How to run a Housing Camp (or at least, how we did it….). Part One.

There’s clearly more than one way.  But we figured we’d put up a spot of background on what was involved in putting on the first #housingcamp.  It really wasn’t that onerous – we hope that others will be up for doing some on more specific topics and in their own parts of the country – and we’re deffo up for another national one next year.

I’ll break it down into three chunks.  That way the blog posts get written, instead of sitting in my ‘oh that’ll take ages’ box.  And it means Jon won’t give me grief 😉

Rope some friends in to help.   Many things in life is easier when you’re not on your own.  Playing football, kissing, running events…  Jon Foster and I did most of the pre-event organising around our day jobs at Thames Valley Housing Association. And then on the day itself, we had a fab gang of colleagues making up Team Housing Camp.  It was really useful to have so many hands to make light work of the various jobs (will cover those in another post later this week).

Find a venue.  This is the biggy.  A venue with WiFi, a big meeting space and then some smaller breakout spaces.   Preferably one that will allow you to self-cater – unless you’ve lots of ££ to spend (or they’re sponsoring)!  We used the office at Thames Valley, because we could.  And that made it easy – we knew the WiFi could take 100+ people all trying to access it at the same time.

Set a date.  We went with a Saturday, partially because that’s when the venue was available.  But also because we were following the UK GovCamp model – which is pretty much along the lines of  “be an activist”.  If it’s on a Saturday, you don’t need to ask your boss if you can attend.  You can just do it.  We had a few calls from people saying “but, but, but… you must have made a mistake – that’s a SATURDAY!?!”.  And to those folks we said “yeah, we know.  Its great if you can come, but we understand if you can’t”.  We recognised that if we flipped it round the other way, there would be people who still wouldn’t be able to make it because they had meetings, or a boss who “didn’t get it” etc.  It was a good reminder that you can’t please all of the people all of the time.  And that there is rarely a single “right answer” to anything.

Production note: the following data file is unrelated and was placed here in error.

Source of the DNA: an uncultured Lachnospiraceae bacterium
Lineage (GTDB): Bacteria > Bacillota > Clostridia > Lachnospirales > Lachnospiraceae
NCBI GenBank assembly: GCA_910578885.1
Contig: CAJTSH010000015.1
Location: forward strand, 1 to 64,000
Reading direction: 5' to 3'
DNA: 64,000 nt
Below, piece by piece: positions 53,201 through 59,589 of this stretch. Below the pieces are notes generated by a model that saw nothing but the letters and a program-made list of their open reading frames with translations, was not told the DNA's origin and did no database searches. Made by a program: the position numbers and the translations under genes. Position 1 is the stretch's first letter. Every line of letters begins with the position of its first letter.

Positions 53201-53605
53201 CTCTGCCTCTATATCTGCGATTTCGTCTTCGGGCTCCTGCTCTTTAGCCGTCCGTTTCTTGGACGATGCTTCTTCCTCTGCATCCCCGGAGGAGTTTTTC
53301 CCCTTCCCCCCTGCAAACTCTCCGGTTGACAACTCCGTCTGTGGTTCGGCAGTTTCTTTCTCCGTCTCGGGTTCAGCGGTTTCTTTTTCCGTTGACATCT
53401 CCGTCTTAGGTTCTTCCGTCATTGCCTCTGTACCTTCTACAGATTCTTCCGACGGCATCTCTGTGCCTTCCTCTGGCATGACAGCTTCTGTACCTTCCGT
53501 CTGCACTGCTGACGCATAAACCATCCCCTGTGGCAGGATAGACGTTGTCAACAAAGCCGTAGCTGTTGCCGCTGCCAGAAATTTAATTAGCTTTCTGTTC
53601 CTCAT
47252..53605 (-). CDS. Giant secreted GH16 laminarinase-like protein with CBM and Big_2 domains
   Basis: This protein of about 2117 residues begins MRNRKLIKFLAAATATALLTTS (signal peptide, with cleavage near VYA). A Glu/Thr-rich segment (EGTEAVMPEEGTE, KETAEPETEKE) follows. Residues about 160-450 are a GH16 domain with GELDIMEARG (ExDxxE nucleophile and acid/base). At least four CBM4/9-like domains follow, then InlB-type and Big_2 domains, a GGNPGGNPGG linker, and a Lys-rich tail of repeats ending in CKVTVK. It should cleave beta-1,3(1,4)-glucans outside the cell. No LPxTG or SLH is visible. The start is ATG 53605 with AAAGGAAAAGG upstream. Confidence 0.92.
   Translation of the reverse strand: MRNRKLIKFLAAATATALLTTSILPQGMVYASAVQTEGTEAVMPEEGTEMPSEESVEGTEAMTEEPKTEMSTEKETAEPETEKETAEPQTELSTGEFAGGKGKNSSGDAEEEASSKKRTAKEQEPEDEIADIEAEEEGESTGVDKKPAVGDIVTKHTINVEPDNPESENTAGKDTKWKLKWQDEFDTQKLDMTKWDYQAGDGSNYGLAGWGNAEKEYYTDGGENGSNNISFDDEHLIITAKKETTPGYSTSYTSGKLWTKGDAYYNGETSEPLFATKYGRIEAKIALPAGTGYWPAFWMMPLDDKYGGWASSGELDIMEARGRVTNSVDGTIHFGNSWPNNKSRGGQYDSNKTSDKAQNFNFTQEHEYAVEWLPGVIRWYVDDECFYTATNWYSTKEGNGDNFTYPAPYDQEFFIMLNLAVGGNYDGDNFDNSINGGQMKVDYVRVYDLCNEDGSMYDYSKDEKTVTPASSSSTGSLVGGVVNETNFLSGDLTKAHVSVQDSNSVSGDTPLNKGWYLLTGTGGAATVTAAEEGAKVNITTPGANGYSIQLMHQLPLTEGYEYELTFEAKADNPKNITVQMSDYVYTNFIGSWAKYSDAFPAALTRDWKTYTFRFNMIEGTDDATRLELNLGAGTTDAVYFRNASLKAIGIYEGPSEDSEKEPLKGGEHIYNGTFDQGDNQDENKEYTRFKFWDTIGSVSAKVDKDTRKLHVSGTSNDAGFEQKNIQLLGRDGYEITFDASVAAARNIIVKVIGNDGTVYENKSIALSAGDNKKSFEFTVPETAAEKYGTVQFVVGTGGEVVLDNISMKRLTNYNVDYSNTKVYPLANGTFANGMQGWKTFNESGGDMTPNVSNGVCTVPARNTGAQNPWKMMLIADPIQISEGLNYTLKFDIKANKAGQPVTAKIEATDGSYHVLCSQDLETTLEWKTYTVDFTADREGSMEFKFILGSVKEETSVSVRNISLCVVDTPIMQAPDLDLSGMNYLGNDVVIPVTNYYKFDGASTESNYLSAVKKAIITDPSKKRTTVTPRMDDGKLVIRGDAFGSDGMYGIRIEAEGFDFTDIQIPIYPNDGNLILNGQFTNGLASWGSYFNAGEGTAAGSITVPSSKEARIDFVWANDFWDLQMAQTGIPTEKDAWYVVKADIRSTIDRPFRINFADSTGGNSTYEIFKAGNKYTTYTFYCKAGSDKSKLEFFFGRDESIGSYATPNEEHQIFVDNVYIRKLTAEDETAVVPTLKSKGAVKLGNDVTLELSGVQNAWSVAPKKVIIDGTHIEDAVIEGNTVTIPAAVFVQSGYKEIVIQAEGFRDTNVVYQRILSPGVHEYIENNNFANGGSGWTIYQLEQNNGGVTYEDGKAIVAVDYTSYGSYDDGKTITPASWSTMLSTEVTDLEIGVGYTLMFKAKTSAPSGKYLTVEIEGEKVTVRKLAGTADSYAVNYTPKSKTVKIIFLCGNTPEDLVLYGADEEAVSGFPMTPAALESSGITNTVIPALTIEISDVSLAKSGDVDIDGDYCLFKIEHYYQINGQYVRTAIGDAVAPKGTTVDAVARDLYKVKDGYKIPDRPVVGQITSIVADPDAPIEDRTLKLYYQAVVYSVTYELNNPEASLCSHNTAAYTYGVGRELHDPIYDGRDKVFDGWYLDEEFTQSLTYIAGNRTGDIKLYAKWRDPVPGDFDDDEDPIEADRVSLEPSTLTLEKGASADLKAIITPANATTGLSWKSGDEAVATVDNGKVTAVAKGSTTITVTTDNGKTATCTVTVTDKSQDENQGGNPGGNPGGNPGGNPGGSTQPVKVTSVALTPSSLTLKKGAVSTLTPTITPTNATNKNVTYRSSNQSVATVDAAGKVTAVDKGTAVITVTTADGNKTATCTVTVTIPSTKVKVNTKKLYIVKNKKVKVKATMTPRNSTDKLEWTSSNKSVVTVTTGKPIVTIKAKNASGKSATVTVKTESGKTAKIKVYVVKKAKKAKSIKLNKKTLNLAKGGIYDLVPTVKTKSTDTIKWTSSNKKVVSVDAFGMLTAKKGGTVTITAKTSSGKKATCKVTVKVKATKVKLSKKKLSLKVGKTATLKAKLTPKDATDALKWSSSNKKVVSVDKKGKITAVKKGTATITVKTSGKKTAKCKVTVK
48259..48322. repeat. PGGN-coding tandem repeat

Set up a website for the event.  Please do get in touch to talk about using  If you’re planning an event that’s in line with the un-conference or open-space principles, you’d be most welcome.  Use the site to tell people what you’ve got in mind, and the logistics.  Don’t overlook the logistics – folks need to know the details.  Date, time, place, travel/parking details, accessibility details – make it easy for them to find you.

Use an online ticketing tool to manage ticket allocations.  We used Eventbrite because we know it well, but other brands of ticketing tools are available.  We reckoned on issuing a max of 120 tickets for a 100 capacity venue, expecting an on the day fall-out taking use to around 70 or 80 actual people.  It’s a good idea to release tickets in tranches, so you can gauge the volume of interest, and mix of people coming.  We were keen to get a good mix of those working for housing providers, and those providing services to housing providers (it worked pretty well).  

A word on the ‘on-the-day drop-out’.  We recognised that people often value what they pay for, rather than what they get for free.  And that things come up that mean folks’ plans change.  Some people have the good courtesy to let you know before hand if they can’t come, others are just a no-show on the day.  The last group were frustrating, because we ended up over-catering (and I hate waste).  But its as well to plan for some to happen – its just how life is.  The UK GovCamp crew have a great remedy btw, and its one I might try next year.  They let everyone know that they’ll out the no-notice no-shows on social media 😉  They tell me it works really well and they have pretty much 100% attendance!  That’s really important for that event – now its a well-established point in the gov-tech calendar, its way oversubscribed, and they run a wait-list for those not lucky enough to get a ticket in the scheduled releases.

Sponsorship.  There are quite a few organisations out there who are keen to support such events, and build their understanding of the housing sector.  They kindly supported Housing Camp with some ££.  We deliberately kept the costs down so that we weren’t spending huge amounts of time hunting down and pitching the sponsorship “deal”.  Just ask them.  We kept it simple, so it was easy for folks to see the benefits and simply say yay or nay. 

Spreading the word.  No need for expensive advertising, good ‘ole twitter and social channels worked a treat for us.  We could only do this once the site was up – as that was somewhere useful to point people.

I’l do a couple more posts on this theme – one on “before the event” and one on “on the day itself”.  But rest assured: we’re not professional event organisers, we’ve got ‘day-jobs’ in other disciplines, but it was pretty straightforward for us to do.  Mostly it was thinking ahead, and breaking big jobs down into little jobs and asking everyone to do a little bit.  We hope you enjoy the video, and are inspired to run one in your area.  Please do get in touch if we can help at all. 

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